The unemployment rate for young people up to 29 years of age is the highest among Croatia’s domestic population, and the lowest among young people from third countries.
As Poslovni Dnevnik writes on the 21st of April, 2019, the Republic of Croatia is among the countries of the EU with the best integrated immigrants from third countries, which can only be met with surprise by those people who do not know that these ”immigrants” are actually mostly just Croats born in neighbouring Bosnia and Herzegovina, followed by a few immigrants from Serbia, Germany, Slovenia, Kosovo and Macedonia.
According to the latest census, 584,947 (13.7 percent) of the population of Croatia were born abroad. The number of migrants are as follows: Serbia (9 percent), Germany (5.8 percent), Kosovo (3.5 percent), Slovenia (3.4 percent), Macedonia ( 1.7 percent). Immigrants to Croatia, predominantly from Bosnia and Herzegovina, are doing much better in terms of the employment rate of young people up to 29 years of age, meaning that they’re significantly better integrated into the Croatian labour market than those born in Croatia and those from other EU countries.
This data were presented by sociologists Snježana Gregurević and Sonja Podgorelec, and social geographer Sanja Klempić Bogadi from the Institute for Migration and Ethnicity in the presentation “The Influence of Immigrant Groups on the Social Cohesion of the Receiving Society – the case of Croatia”.
A large number of Croatian residents born in Bosnia and Herzegovina are the result of labour migration during the socialist period of Yugoslavia and immigration during the Bosnian war. Most immigrants from Bosnia and Herzegovina live in Zagreb (98,579), Split-Dalmatia County (36,864), Zagreb County (35,427), Brod- Posavina (29,537) and Osijek-Baranja County (28,051), these are the “entrance” Croatian counties, those closest to the border regions of Bosnia and Herzegovina, with the exception of Dubrovnik-Neretva County, from which emigration towards Croatia was the most intensive,” stated Klempić Bogadi.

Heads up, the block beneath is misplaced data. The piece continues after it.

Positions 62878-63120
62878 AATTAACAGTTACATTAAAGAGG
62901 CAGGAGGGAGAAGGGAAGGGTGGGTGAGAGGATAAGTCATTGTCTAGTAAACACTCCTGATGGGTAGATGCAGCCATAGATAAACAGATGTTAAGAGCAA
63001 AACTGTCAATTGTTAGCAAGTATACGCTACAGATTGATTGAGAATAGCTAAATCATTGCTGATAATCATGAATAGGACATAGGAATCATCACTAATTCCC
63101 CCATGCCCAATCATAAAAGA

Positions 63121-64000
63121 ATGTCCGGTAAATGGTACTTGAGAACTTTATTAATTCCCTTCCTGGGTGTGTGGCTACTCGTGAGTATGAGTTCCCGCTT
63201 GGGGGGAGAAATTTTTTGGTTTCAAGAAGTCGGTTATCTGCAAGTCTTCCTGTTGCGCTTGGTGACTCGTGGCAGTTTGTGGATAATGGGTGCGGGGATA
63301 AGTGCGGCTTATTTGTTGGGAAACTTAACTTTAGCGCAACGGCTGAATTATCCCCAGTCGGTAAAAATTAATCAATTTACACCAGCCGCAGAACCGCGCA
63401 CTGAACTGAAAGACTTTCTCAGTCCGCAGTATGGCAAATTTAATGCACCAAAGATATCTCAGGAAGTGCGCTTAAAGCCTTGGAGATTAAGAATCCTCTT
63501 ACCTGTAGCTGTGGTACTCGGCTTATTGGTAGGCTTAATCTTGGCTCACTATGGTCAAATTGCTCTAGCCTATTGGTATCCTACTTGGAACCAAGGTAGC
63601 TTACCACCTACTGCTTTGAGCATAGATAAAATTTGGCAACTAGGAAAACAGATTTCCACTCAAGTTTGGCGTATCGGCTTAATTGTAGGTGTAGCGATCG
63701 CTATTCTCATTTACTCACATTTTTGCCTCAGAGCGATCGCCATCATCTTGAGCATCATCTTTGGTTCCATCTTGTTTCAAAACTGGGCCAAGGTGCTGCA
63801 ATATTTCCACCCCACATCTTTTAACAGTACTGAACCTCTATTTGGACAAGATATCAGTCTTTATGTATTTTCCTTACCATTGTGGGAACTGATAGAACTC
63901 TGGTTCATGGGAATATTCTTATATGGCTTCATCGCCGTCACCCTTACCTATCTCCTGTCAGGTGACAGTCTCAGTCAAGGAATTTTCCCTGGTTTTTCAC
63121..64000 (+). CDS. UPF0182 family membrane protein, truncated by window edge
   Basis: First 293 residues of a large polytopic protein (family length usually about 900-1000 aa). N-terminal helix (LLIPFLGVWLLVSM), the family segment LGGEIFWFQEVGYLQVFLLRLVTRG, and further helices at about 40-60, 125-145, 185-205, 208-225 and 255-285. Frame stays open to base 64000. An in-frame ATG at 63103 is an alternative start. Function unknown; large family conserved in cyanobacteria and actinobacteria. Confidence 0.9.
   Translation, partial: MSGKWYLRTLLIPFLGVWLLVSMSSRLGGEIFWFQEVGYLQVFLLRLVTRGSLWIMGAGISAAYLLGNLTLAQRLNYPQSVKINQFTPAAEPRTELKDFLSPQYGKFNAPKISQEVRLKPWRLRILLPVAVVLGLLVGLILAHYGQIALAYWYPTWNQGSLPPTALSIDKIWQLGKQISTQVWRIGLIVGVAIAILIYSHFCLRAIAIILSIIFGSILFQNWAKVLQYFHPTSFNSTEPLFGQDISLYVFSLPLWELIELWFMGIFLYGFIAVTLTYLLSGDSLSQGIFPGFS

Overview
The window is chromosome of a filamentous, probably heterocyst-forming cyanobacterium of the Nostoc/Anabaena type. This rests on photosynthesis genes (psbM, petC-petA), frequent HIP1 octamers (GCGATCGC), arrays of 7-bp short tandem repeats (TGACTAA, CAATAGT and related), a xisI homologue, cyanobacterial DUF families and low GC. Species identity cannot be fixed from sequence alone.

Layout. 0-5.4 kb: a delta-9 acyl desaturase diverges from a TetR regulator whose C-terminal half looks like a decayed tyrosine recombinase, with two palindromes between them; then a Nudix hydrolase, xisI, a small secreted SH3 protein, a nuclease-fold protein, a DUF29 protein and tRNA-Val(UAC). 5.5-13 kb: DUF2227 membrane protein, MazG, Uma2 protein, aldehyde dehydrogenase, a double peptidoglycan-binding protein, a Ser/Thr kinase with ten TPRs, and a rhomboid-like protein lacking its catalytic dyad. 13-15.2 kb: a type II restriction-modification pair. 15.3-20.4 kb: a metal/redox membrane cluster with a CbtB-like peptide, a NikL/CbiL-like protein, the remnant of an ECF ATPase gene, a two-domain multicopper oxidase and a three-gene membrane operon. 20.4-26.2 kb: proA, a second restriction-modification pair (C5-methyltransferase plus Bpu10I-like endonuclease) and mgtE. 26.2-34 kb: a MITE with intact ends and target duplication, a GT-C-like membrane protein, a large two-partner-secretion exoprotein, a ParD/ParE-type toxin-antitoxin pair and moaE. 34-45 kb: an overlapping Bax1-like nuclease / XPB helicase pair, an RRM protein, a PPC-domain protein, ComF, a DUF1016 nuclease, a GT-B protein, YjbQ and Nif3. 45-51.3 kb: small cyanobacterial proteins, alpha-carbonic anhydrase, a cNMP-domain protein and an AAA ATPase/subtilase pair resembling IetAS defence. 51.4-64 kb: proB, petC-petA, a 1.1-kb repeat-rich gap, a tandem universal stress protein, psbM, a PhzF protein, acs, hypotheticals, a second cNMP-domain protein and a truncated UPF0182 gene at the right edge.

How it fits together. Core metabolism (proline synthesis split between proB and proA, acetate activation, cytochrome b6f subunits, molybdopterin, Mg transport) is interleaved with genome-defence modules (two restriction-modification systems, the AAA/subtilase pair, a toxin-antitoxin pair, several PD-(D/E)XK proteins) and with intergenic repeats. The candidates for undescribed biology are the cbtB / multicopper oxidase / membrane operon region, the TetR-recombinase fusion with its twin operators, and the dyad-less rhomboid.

By the year 2015, Croatia, along with Serbia, Germany and Austria, was the most common destination for immigrants from Bosnia and Herzegovina. However, since 2016, the trend is for the Bosnian population to migrate to Germany and Austria, and the number of such persons in Croatia and Serbia is steadily decreasing.
“According to Eurostat’s data, immigrants from third countries, predominantly immigrants from Bosnia and Herzegovina, are better involved in the Croatian labour market than the domestic population and immigrants from other EU countries in terms of the employment rate of young people aged from 15 to 29. The employment rate of young people from third countries in Croatia is higher by 18 percent when compared to the employment of domestic youth,” said Snježana Gregurović.
As stated, the unemployment rate for young people up to 29 years of age is highest among the domestic Croatian population, and is actually the lowest among young people from third countries.
“Because of their small share of the total population of Croatia, immigrants haven’t endangered or undermined the country’s social cohesion. Because of the modest share of the immigrant population in Croatia who do not have Croatian ethnic origin, and the large share of those who do have it, the integration challenges are not yet posing any sort of significant cost to the state, or a threat to the domestic population,” says Podgorelec.
In Zagreb, the largest concentration of immigrants from Bosnia and Herzegovina live in Sesvete, where the research “Influence of immigrants from Bosnia and Herzegovina on the socio-demographic development of Croatian urban regions” was conducted on a sample of 301 people aged 18 and over born in Bosnia and Herzegovina.
Most of them (93.4 percent) were ethnic Croats, ethnic Serbs made up 3.7 percent of them, Bosniaks made uo 2.3 percent, and 0.7 percent was made up of others. Otherwise, 85.2 percent of Croats born in Bosnia and Herzegovina and living in Croatia are actually Croats, 6.3 percent of them are actually Serbs, and just 6 percent are Bosniaks.
A third of respondents hold dual citizenship, (Croatian and Bosnia and Herzegovina). Almost half of them work, of which 68 percent are mostly in trade or the construction industry. 14.6 percent are unemployed, those who stay at home make up 6.6 percent, pensioners make up 29.2 percent, and students and pupils in education make up 2.7 percent. The largest number of immigrants from Bosnia and Herzegovina living in Sesvete have secondary education, and 6,3 percent have higher education.
“Most respondents feel very welcome in the local community, they have a strong sense of belonging to the Croatian society, and they vote in large numbers during elections in the Republic of Croatia, but are exceptionally poorly involved in any organisation and/or civil society. Given the fact that many of them also have Croatian citizenship and therefore they vote in the elections in the Republic of Croatia, many are significantly less interested in political developments in Bosnia and Herzegovina, which shows a high level of political integration,” concluded Podgorelec, reports Večernji list.
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